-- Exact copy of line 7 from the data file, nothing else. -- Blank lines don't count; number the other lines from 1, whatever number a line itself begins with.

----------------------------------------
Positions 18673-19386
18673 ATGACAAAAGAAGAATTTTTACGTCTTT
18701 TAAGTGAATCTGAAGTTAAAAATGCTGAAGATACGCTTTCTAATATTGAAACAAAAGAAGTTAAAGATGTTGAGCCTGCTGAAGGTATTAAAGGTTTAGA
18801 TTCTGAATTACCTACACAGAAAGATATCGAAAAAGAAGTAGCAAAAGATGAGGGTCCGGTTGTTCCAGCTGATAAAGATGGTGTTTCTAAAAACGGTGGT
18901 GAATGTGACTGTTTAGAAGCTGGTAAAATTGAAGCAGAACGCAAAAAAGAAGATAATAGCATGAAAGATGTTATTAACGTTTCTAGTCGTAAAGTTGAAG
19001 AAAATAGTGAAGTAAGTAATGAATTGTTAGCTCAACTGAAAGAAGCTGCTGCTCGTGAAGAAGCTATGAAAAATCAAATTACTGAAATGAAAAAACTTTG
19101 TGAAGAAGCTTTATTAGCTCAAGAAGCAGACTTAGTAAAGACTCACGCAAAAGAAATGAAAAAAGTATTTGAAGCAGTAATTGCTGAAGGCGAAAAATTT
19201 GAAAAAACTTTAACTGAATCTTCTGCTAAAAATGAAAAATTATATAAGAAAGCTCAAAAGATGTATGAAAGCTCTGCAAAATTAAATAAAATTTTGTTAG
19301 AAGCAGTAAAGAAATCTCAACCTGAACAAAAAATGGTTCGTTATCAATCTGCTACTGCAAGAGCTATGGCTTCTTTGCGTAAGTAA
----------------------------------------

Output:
19101 TGAAGAAGCTTTATTAGCTCAAGAAGCAGACTTAGTAAAGACTCACGCAAAAGAAATGAAAAAAGTATTTGAAGCAGTAATTGCTGAAGGCGAAAAATTT